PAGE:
Articles

All’s well that ends well? How Shakespeare mastered the mysterious art of the tragicomedy

18 June 2018

Traditionally, many of us think of a play as being either a comedy or a tragedy. But for William Shakespeare, comedy and tragedy were not clear cut. In fact, merging these two genres was one of his favourite tricks.

Read More

Stage Secrets of Successful Performance

18 June 2018

There are two fundamental factors that can make or break a drama performance: plot and actors. They’re mutually dependent, and a successful symbiosis of the two makes for a truly outstanding performance.

Read More

An Archaeology Project Like No Other

24 April 2018

Author: David Divers, Senior Project Manager, MOLA

David Divers is a Senior Project Manager at MOLA and has worked on archaeological projects across London for over 25 years. In this blog, he explains why The Stage is unlike any other archaeological project he has worked on.

Read More

Getting the measure of metre; or why iambic pentameter will?

20 March 2018

Author: Lizzie Conrad-Hughes, Artistic Director at Shake-scene Shakespeare

We all faced it at school: dealing with Shakespeare’s mysterious “metre”, and the brain-scrambling term “iambic pentameter” (yes, apparently those are real words).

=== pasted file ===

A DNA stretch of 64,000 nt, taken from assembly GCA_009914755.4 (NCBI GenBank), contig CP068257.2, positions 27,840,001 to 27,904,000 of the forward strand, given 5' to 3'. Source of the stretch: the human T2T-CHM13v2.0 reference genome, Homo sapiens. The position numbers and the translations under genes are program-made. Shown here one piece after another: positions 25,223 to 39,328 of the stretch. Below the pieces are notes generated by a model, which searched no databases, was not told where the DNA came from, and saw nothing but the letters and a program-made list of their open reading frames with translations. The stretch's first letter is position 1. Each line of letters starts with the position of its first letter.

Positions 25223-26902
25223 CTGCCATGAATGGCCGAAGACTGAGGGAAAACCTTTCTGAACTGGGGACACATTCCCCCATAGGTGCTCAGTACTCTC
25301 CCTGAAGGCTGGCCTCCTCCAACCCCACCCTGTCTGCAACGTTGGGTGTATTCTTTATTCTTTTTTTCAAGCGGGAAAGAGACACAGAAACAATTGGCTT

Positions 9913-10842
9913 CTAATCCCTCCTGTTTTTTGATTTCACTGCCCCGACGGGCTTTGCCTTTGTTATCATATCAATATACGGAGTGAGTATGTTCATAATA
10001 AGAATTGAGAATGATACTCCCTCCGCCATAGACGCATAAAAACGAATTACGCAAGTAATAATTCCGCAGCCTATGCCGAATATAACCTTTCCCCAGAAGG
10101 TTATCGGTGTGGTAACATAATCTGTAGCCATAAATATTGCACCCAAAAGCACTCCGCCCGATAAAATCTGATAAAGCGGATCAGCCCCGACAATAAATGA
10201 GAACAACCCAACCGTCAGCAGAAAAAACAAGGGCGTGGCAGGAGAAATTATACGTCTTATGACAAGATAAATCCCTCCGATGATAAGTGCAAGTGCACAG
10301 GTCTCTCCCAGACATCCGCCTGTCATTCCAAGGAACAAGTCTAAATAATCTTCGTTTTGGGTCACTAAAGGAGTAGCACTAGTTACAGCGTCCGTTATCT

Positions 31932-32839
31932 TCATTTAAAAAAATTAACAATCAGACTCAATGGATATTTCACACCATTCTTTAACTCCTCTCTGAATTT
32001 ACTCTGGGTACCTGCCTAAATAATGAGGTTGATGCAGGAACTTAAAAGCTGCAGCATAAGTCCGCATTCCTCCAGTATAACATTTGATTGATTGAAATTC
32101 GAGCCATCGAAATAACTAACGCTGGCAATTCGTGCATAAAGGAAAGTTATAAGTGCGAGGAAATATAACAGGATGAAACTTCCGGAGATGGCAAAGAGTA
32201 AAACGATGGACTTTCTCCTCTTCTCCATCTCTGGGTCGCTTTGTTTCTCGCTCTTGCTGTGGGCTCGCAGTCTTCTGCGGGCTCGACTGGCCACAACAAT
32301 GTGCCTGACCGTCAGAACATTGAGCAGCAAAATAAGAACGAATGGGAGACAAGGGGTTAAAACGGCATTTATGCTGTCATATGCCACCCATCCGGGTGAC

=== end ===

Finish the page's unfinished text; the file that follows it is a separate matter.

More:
Read More

From hooligans to heroes: the history of the Lord Chamberlain’s Men

05 December 2017

Today’s theatre actors are celebrated; tickets can go for hundreds of pounds and must be booked months in advance. But though today’s thespians attract crowds of autograph-seeking fans to the stage door, actors were not always so idolised.

Read More

Bringing cue-scripting home

24 October 2017

Author: Lizzie Conrad-Hughes, Artistic Director at Shake-scene Shakespeare

Early modern plays are stuffed with references to lines, parts, prompts and cues. The figure of the book-holder shouting lines from the tiring-house also appears. Why, though? Were early modern players lazy or forgetful? Not at all! They were part of a truly astonishing theatre-producing machine, and their “parts” were part of it.

Read More